Although beavers are indigenous to all of South Carolina they were trapped to near local extinction by the early 1900’s. Beaver fur was extremely valuable during this time period. Beavers were reintroduced in the 1940s and have taken a firm hold. Reductions in fur price and subsequent reduction of trapping pressure has been beneficial to beaver populations. They are now considered to be in all watersheds of South Carolina. Beavers normally live in family units or colonies ranging from 2-8 beavers. There may be 1-2 adults and offspring from multiple years. Beavers will build a den or lodge for shelter and reproduction. They breed in December and their young are born in March. The beaver young generally disperse after two years. Beavers have extensive claws and one on each rear foot is split.
Beavers continually build dams that block streams, creeks and spillways on ponds, burrow into levees to form dens and build lodges that are easily recognizable in a pond environment. Beaver dams may also flood railroad beds and highways which may cause travel
hazards. Beavers are vegetarians. They will feed on herbaceous vegetation in the warm months of the year and the bark of woody trees in the fall. In the colder months, they can cause extensive damage to trees around waterways due to the lack of soft aquatic vegetation. Trees that are cut down are also used in portions for dam and or lodge building material. As they flood areas they interrupt the successional growth stages of vegetation in the pond area. The woody upland species will die and more aquatic herbaceous vegetation that is more available to the beaver will thrive.
Beaver signs may be identified in several ways. Standing water in an otherwise dry area near a stream can be a sure sign. Chewing on the bases of trees near a waterway can be clues to the beavers’ presence. Beavers may also slide into the water to escape and produce troughs in the bank around a body of water. When a beaver colony has been identified in an area, the only options are to live with them or remove them. They generally will not leave on their own. Beaver removal may be conducted legally most any time of year in South Carolina. If beaver control is the management chosen there are several steps involved in the remediation of the problem.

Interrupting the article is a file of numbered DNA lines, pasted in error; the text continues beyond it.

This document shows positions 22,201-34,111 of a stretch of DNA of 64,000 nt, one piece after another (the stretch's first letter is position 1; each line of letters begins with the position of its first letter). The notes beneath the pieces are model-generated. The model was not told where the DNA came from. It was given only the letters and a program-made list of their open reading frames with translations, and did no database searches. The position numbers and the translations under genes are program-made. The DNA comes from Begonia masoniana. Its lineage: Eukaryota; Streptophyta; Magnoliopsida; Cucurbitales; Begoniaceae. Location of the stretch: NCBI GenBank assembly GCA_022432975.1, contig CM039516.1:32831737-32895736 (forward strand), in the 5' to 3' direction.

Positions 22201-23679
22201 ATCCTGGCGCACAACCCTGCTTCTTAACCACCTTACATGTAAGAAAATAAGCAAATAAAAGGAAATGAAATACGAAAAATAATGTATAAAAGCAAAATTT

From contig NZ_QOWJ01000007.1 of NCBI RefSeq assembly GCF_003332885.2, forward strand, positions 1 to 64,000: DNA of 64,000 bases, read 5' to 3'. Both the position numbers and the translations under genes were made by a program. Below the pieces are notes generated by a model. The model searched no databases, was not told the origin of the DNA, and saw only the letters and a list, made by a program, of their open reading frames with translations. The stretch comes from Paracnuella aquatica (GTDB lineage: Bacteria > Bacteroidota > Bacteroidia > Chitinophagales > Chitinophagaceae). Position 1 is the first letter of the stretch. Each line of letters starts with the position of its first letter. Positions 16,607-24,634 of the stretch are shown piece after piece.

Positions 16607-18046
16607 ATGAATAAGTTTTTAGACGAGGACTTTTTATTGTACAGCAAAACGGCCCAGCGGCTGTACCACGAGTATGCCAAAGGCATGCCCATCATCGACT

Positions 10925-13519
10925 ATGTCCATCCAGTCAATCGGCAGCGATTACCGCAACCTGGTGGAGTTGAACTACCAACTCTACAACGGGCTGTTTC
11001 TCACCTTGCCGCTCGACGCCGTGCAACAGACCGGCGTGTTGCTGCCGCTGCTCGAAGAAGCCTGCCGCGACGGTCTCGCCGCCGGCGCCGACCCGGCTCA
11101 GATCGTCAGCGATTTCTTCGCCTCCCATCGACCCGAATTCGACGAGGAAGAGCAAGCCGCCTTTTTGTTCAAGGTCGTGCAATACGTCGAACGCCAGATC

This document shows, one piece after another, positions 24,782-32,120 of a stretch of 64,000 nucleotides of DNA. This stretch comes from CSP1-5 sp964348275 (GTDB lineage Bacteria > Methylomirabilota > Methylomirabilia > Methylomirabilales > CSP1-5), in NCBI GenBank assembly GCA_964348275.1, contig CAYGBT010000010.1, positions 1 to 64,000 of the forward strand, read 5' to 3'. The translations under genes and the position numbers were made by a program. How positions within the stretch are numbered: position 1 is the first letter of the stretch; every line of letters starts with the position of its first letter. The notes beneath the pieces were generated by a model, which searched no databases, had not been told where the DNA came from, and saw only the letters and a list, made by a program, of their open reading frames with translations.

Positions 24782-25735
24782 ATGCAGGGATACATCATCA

- Trapping – Beavers may be captured in live traps or in lethal traps. Our wildlife biologists have over 40 years experience trapping beavers and have conducted extensive research on beaver populations statewide.
- Cleanup of dam and debris – In some cases, the dam materials used by beavers may block a spillway or culvert pipe. Dams as well as felled trees must be removed safely and with careful planning as flooding may occur in some cases. Wildlife biologists may remove dams mechanically or by hand. Our in-house tree service (Tree MD) can assess health or remove and replace unsightly beaver damaged trees.
- Exclusion/ Repair – In some situations where beavers are plentiful, reservoirs or ponds may be especially susceptible to extensive damage by flooding over dams, resulting in dam failure. They may also completely cut ornamental trees in one night. Our wildlife biologists have designed solutions to these problems until beavers are captured. Beavers may also cause dams to fail due to burrowing. The Forest and Wildlife Group has the equipment necessary to make these repairs.
- Habitat Modification – Involves modification of the animal’s habitat to make it less suitable.
Although beavers are normally nocturnal (active at night), they may exhibit different behavior depending on population density and location. If you think you have a beaver problem call us to schedule an appointment for a free inspection for beaver control or beaver removal. We have captured over 287 beavers in the last two years alone and we can tell you why the rear claws are split.
Forest and Wildlife Group are biologists and experts in animal and nuisance wildlife removal, control, and exlusion. Click on any of the links below for more information about each specific animal.